On June 24 Catawba Island State Park issued a contamination advisory for swimmers because the E-coli level was above the safe range. On June 26, a water quality advisory at the Maumee Bay State Park Island lake beach was issued because of bacteria.
In both cases, children, the elderly and those in ill health or weakened immune systems were advised not to swim. These advisories are not uncommon at Lake Erie beaches, and are often caused by animal or human waste.
"It suggests that there is a high level of bacteria and it's not really a pleasant thing but it's usually associated with fecal bacteria," said Pamela Struffolino, Research and Operations Facilitator at University of Toledo's Lake Erie Center.
Swimming in water with these elevated levels of bacteria can make you sick.
"Some of the symptoms you might encounter if you went swimming with a contamination advisory or high levels of bacteria are ear infections, eye infections, throat infections, gastrointestinal problems, possible skin rashes," said Struffolino.
Struffolino and the Lake Erie Center are on the front lines, testing water at northwest Ohio beaches Monday through Friday.
"For the Lake Erie beaches we have developed a predictive model that will let people know by 10 in the morning whether the beaches are ok to come out and go swimming in. The model has been right on the money this year," said Struffolino.
The predictive model is used to allow a warning to be put out in a timely manner if needed, because results from the tests can take up to 24 hours.
So how often are advisories issued?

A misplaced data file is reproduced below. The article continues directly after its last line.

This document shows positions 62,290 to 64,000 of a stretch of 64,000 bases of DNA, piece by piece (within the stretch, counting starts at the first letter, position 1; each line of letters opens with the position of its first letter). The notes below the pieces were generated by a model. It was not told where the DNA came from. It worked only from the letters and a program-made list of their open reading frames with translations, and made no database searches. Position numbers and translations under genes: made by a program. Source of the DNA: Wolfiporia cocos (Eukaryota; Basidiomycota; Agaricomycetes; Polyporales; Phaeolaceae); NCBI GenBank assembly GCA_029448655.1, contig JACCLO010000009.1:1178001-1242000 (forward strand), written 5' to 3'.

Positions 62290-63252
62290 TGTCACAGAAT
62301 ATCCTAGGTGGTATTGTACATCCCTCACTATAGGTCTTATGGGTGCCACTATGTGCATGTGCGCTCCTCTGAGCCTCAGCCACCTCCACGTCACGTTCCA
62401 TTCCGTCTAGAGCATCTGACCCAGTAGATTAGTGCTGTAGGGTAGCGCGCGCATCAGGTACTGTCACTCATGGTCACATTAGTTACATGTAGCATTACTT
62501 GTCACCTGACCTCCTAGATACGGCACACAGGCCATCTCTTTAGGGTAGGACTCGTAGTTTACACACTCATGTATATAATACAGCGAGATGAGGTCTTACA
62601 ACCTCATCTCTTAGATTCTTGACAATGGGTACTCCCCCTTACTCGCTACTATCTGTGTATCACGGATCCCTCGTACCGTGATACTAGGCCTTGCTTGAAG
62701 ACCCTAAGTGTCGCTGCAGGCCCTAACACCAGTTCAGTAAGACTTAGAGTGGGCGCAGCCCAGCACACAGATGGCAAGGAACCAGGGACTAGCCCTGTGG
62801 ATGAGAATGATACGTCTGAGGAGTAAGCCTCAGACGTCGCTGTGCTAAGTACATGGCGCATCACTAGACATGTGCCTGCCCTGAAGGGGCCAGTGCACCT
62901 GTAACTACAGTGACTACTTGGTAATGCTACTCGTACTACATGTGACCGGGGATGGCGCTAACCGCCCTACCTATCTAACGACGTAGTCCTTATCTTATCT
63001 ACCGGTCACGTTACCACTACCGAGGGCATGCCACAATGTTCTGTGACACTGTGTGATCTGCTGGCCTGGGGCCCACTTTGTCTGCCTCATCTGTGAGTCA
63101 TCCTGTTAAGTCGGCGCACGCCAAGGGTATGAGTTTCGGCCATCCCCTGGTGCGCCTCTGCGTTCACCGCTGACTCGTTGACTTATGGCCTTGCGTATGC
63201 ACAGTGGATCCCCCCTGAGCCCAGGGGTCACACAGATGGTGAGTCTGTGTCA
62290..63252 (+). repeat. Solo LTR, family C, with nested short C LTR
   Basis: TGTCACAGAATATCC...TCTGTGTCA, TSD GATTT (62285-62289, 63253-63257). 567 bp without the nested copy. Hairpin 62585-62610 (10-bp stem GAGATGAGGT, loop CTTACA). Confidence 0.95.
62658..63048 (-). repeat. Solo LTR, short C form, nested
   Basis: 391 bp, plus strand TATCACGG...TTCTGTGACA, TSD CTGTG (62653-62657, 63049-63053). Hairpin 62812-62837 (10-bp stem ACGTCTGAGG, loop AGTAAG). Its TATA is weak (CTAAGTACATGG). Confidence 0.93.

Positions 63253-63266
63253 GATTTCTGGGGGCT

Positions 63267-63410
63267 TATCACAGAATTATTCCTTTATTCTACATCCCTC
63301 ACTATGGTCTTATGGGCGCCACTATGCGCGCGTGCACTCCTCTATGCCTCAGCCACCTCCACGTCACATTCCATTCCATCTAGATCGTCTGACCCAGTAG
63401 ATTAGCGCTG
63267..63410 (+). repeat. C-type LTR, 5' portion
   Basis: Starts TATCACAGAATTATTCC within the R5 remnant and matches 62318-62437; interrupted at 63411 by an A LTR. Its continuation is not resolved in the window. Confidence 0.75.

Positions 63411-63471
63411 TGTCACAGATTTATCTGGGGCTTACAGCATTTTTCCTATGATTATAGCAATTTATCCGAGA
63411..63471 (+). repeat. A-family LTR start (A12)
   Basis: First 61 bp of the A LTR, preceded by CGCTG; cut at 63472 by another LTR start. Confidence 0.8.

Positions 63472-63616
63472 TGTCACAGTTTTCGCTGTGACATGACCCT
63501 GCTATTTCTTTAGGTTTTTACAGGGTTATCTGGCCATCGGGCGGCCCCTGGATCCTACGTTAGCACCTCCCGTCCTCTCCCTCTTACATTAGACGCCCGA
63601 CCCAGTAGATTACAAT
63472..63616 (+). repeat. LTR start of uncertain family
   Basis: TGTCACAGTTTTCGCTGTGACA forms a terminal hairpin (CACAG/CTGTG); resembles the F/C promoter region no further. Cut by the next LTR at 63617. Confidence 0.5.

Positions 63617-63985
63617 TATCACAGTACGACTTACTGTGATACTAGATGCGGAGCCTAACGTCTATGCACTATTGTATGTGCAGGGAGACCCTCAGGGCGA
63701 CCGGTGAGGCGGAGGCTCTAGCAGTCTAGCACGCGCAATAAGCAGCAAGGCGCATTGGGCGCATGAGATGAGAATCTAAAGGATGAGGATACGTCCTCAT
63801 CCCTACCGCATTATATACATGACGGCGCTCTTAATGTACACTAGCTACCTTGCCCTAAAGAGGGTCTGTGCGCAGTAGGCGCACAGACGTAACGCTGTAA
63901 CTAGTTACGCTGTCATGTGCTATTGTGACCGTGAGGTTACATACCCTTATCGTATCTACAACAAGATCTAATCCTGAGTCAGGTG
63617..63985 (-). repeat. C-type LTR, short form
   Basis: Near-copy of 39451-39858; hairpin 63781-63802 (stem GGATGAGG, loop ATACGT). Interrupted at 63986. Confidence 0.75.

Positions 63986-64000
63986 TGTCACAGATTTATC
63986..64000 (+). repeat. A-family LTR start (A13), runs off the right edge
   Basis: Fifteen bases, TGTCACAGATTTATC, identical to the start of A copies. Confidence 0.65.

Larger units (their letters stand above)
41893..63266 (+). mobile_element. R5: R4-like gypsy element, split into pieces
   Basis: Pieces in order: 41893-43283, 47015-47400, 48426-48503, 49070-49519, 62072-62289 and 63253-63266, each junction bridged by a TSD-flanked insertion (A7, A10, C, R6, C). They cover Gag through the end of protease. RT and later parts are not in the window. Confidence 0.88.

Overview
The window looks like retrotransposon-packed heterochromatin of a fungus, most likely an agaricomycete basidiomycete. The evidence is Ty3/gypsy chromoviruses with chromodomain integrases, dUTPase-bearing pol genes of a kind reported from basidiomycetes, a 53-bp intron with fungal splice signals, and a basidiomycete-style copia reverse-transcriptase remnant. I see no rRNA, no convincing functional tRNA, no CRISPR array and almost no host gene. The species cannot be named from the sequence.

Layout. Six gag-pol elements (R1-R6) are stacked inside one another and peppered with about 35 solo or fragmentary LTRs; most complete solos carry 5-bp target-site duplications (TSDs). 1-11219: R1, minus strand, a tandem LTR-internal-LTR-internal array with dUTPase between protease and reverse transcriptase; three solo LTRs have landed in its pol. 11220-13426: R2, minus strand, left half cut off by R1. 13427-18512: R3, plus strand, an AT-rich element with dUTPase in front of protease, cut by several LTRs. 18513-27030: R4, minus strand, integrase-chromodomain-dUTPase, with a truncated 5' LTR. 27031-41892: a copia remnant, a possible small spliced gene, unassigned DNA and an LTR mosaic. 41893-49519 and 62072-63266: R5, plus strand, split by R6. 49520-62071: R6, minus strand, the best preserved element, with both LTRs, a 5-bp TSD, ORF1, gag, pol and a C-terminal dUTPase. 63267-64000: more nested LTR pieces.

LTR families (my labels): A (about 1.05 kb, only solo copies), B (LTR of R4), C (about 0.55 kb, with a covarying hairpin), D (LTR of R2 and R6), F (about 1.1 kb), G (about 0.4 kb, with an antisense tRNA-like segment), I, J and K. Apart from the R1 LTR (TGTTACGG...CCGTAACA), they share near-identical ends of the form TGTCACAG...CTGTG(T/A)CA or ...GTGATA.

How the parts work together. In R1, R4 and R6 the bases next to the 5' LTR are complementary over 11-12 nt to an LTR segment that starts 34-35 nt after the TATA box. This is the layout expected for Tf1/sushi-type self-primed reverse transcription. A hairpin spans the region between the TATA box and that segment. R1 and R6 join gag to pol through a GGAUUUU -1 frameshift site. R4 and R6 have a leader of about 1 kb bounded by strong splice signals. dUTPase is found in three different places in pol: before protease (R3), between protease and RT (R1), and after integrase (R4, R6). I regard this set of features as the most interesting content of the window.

Stuffolino says it depends on different variables including rainfall, wind direction, and the number of birds and geese, among other things. The water is ever changing, meaning the water today is not the same as tomorrow.
"It's a very dynamic system where it does change. Sometimes it can change several times within a day," said Struffolino.
There is some good news on the horizon for the water at Maumee Bay State Park. Ryan Jackwood, a PhD. student at UT, says a project underway right now could mean cleaner water and ultimately fewer advisories.
"Several years ago we figured out that berger ditch was the most likely source of the bacteria to Maumee Bay State Park. So getting a wetland here could potentially mitigate that problem, was a high priority for us," said Jackwood.
The project will mean creating three wetland cells starting at a higher elevation and going down. This will allow the water to trickle down and eventually feed back into the ditch.
"So within those wetlands cells we've got stone, gravel, native plants, soil and that will effectively will remove some of the sediment as the bacteria is flowing through and act as basically a big filter," said Jackwood.
The project, along with another one going on upstream, is priced around $2 million and is expected to be complete sometime in August.
"We'll monitor it for several years and hopefully we'll get to see lower bacteria at the beaches, fewer advisories, and that can get us started on a path where maybe we can do this at different places along the Lake Erie watershed as well. If it has a significant impact like we're hoping than it will impact the people that are trying to jump in the water, go boating. There will be less of a risk." Jackwood.